Aussie Scientists discover malaria treatment
Scientists in Australia's tropical north say they have discovered an effective treatment for the potentially deadly vivax malaria.
This is a major breakthrough because vivax is the commonest strain of malaria and is the scourge of many developing countries.
Researchers at the Northern Territory's Menzies School of Health Research say they have successfully trialled two treatments for the vivax strain of malaria in Timika in West Papua (the easternmost province in Indonesia).
The treatment combines a Chinese herbal extract and a longer-acting anti-malarial drug used to combat another, even more potent strain of the disease found in Africa.
In Running Amok, I write about malaria research going on in Timika (page 230) - not the good work carried out by the Menzies School - but a more dubious experiment being carried out by one American researcher using locals as live bait to catch and collect malaria-carrying mosquitoes! Timika is an extraordinary town carved out of the tropical jungle. Men from all over Indonesia have flocked to work at the nearby Freeport mine - one of the richest gold mines on earth. It's Indonesia's "wild east" - a place of considerable social and ethnic as well as health problems.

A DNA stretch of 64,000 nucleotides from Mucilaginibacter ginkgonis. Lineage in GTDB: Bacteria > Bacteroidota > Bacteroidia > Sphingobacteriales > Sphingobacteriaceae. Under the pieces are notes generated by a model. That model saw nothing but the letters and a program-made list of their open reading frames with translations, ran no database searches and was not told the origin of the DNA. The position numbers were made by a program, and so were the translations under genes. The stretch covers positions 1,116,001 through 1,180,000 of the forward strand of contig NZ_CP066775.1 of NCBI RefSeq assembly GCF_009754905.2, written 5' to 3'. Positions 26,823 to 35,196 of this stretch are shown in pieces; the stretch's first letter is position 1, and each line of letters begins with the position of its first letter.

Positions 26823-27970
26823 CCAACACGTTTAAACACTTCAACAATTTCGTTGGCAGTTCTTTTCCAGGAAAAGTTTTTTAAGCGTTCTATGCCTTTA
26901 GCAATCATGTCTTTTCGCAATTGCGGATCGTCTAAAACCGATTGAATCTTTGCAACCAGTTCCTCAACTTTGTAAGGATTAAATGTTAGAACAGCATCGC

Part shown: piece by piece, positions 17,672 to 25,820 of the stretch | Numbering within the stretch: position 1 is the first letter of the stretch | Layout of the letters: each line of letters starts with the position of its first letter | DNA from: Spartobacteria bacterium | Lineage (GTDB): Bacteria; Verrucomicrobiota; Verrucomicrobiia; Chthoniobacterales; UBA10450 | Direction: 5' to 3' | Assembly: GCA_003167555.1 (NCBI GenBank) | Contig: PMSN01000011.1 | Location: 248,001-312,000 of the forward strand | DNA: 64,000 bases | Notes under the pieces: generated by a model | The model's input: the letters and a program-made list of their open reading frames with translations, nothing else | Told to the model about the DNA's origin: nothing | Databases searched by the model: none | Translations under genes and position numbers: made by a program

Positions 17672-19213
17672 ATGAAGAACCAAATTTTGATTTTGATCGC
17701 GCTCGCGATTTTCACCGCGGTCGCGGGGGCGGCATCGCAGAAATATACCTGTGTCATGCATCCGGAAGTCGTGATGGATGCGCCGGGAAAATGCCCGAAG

On page 190-191 you can also read about my wife Kim's ordeal with vivax malaria - including days of cold fits and high fever. We suspect that she was bitten during a stay at a luxury resort on the island of Lombok. Kim describes how the whole experience felt like near death. Luckily she was treated relatively quickly with Primaquine at an Australian Embassy clinic.
Most malaria sufferers don't have the advantage of being treated quickly or with access to the right drugs. Each year there are up to two million deaths from the disease.
It's reported that malaria causes the death of an African child every thirty seconds, and the main victims are young children and pregnant women.
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